Posted by Sean at May 4, 2004 12:31 PM

That radio feature was very interesting.. I'm sure the college radio analogy holds up, but in terms of general music radio it breaks down. What the mp3blogs do is to lead taste and break new artists in the way that radio used to, but the rise of clearchannel and consumer driven radio has meant that the sole purpose of a radio station now is to reflect what its listeners like, as if people are happier to hear the same tunes all the time, from set playlists with the DJ's free choice marginalised to as little as one song a week.

If anything, I think mp3 blogging is a service to the music industry, for which they should be thankful; I've bought three albums in the past month of which I probably would never have heard but for reading these sites.

Posted by kieran at May 4, 2004 1:19 PM

Actually, "Ooh La La" isn't a Small Faces song at all. It's a Faces song off of their final album. So, this was recorded well after Steve Marriott left the band and they reformed with Rod Stewart and Ron Wood. That said, it's not Stewart singing on the track either. It's Ron Wood.

Sorry to confuse things even more :-)

Posted by Emery at May 4, 2004 1:20 PM

Oy, Emery, you've got to be kidding. :) All right, updated accordingly. Thanks!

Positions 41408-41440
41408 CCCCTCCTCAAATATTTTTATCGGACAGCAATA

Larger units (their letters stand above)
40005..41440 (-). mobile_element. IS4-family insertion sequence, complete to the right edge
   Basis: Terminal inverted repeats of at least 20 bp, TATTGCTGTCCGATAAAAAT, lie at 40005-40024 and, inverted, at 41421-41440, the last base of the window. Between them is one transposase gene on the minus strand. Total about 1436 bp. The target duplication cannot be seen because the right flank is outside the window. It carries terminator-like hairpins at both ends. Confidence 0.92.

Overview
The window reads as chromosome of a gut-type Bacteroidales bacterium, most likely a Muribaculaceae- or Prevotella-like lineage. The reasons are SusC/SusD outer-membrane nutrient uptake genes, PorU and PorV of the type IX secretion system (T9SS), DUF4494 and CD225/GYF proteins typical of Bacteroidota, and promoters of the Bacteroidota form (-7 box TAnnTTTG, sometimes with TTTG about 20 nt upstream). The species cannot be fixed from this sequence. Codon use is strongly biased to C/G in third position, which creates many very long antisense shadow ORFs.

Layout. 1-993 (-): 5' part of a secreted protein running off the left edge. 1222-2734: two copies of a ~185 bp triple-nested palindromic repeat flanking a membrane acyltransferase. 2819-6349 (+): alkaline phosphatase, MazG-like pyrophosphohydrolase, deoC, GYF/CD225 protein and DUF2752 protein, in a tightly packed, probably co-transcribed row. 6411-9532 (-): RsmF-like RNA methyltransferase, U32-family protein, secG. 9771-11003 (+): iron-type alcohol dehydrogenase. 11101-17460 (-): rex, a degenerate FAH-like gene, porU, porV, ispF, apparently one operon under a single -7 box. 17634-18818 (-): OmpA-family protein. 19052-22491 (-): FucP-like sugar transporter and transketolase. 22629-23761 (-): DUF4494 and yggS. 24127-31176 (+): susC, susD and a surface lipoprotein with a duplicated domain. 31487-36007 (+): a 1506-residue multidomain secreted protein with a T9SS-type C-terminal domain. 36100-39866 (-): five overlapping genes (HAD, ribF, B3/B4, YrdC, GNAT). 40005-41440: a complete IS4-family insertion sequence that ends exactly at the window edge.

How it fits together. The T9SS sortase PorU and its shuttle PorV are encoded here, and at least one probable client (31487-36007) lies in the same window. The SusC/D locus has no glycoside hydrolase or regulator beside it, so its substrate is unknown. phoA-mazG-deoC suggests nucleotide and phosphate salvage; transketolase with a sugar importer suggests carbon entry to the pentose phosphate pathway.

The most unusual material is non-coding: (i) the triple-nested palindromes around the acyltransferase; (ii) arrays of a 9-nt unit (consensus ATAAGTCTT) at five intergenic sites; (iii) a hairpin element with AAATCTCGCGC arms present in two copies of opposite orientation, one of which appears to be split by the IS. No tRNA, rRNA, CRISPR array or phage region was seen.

Kieran - I think Ben would agree with you completely, and so do I. An individual's favourite mp3blog(s) will be the one(s) who 'break' music that is new to the listener and altogether great. There's only a minor thrill from reading a blurb about a track you're already familiar with - you hope to be exposed to new stuff, or to antique gems that you missed the first time round.

Just out of curiosity, which records have you picked up thanks to the bloggers?

Posted by Sean at May 4, 2004 1:53 PM

wasn't 'OHH LA LA' featured in the end credits of a movie?? i am having difficulty remembering which movie..

Posted by brad at May 4, 2004 1:54 PM

How's THIS for creepy synchronicity? I was just listening to both Faces and Drake this weekend before going on a massive Laughner bender.

Didn't Ooh La La play over the credits of The Royal Tenenbaums?

Posted by Paul at May 4, 2004 2:24 PM

Hmm~ I have yet to listen to the NPR piece because I refuse to install RealPlayer :x Do you still need an invite to Gmail? I'll do it if you haven't gotten one already :p

Posted by elchan at May 4, 2004 2:26 PM

I honestly can say that Ooh La La is in my top 5 songs ever list, and that's a damn hard place to be. Oh, and I would heart a Gmail account too, if anybody has any spares laying around. Really.

Posted by Shane at May 4, 2004 2:45 PM

The albums I've got based on the samplers here were advisory committee by Mirah and now more than ever by Jim Guthrie (I couldn't find 1000 songs anywhere unfortunately, but I like this all the same and it also led to a purchase of Royal City's Alone at the Microphone by proxy) and I got the CocoRosie album after hearing them over at fluxblog.

The other nice thing about mp3blogs is that they are about music that the blogger appreciates, which stops the descent into pfork style reviews aimed at critical mileage rather than actually commenting on the music. It's nice to read about the music itself, rather than have it contexualised within its musical heritage and inevitably defined in terms of another band's music. It's really hard actually to describe music and music journalists rarely do, but it's something at which stg seems to excel (see the description of Modest Mouse's Bukowski).